Most screenwriters start with a good idea. In most cases, that good idea is based on some physically interesting plot twist such as what would happen if a slob met a woman who could become the first female President of the United States? (“The Long Shot”) Or what would happen if aliens took over the world and teenagers had to save it? (“The 5th Wave”) What would happen if a woman gets dumped by her boyfriend, only to discover he works for the CIA? (“The Spy Who Dumped Me”)
There’s nothing wrong with starting with a good idea based on an interesting situation or challenge. The trouble is that that good idea often fails to include an emotional element.
Good ideas are usually based on the physical world. However, physical challenges are only interesting if they highlight an emotional challenge at the same time.
“Rocky” isn’t interesting because it’s a boxing movie. “Rocky” is interesting because it’s about a down-and-out man who wants one chance to prove he’s not a loser. There are a million ways to do that but fighting for the heavyweight championship of the world is a dramatic way to show Rocky not only overcoming physical challenges, but emotional ones as well.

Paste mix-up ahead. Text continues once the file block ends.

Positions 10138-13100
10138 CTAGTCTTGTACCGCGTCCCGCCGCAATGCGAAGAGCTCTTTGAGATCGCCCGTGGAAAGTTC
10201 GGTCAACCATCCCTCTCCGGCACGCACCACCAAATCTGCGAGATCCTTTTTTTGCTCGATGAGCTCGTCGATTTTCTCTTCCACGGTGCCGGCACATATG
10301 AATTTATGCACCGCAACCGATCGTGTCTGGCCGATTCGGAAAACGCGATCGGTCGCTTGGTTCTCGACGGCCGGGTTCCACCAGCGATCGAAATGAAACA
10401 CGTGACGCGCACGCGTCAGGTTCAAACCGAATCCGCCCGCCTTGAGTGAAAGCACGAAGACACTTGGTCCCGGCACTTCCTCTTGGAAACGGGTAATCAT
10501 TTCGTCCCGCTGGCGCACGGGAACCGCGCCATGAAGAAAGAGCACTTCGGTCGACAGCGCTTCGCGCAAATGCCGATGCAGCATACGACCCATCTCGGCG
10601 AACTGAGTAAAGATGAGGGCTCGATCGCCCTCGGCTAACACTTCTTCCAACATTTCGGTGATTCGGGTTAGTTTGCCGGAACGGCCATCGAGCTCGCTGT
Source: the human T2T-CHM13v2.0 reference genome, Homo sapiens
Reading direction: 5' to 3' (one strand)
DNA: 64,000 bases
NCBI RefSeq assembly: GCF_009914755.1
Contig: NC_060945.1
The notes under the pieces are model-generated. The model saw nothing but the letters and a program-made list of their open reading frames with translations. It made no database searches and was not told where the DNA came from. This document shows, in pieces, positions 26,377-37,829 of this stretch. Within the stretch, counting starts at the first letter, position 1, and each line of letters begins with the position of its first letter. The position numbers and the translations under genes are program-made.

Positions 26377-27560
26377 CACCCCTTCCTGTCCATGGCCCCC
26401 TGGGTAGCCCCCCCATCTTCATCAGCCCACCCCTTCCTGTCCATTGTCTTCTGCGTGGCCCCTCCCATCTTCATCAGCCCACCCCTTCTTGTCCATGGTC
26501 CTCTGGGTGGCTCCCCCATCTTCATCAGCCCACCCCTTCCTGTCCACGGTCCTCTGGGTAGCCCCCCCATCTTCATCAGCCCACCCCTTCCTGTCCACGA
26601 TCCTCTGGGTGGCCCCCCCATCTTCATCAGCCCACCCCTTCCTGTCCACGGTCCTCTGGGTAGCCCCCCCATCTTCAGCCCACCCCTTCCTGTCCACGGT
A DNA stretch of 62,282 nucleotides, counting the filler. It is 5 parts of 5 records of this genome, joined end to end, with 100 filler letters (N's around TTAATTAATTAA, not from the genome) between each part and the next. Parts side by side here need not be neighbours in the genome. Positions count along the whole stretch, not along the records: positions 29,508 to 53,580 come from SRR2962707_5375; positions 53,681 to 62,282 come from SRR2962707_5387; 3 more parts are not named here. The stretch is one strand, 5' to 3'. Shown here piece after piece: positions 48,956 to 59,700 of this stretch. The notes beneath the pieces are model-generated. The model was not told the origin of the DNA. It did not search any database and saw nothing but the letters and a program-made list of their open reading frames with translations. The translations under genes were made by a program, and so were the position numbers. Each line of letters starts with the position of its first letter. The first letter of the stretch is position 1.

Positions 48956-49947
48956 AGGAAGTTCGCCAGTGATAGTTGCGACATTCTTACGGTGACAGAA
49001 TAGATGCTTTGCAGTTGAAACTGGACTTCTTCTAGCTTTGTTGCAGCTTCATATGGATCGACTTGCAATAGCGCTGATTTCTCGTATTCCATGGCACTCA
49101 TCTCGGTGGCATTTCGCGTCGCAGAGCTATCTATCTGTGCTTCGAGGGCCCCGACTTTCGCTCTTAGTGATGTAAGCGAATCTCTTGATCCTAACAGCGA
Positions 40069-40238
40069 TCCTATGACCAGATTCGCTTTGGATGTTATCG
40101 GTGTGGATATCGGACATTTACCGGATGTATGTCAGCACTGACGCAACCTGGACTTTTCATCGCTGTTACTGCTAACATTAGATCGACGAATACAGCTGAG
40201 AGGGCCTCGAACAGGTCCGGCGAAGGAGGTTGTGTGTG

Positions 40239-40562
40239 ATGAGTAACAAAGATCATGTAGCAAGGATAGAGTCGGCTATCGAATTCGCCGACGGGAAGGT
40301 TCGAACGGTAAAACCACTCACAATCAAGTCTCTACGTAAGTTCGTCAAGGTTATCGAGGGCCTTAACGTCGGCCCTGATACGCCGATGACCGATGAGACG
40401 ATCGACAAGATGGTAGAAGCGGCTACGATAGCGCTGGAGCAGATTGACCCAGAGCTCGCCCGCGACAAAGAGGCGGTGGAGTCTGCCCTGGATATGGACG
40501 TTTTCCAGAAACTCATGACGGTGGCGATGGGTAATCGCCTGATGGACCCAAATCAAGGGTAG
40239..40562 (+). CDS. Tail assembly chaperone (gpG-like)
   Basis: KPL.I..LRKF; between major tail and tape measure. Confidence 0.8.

The physical challenge facing the hero must always dramatize the emotional challenge the hero really needs to overcome.
In “Star Wars,” Luke Skywalker really needs to learn to trust himself, so what better way to challenge him than to force him to decide how to blow up the Death Star before it kills Princess Leia and the entire rebel force? He can rely on a computer or he can rely on himself, but if he fails, the consequences will be irreversible.
“The Shawshank Redemption” isn’t just a prison movie, but it’s about hope, and what better way to squash all hope than to force a man to bed tuck in a prison all of his life?
Start with a great physical challenge, but don’t stop there. Make sure your physical challenge also creates a huge emotional challenge for your hero as well. By doing this, you’ll elevate your story beyond the level of mediocrity.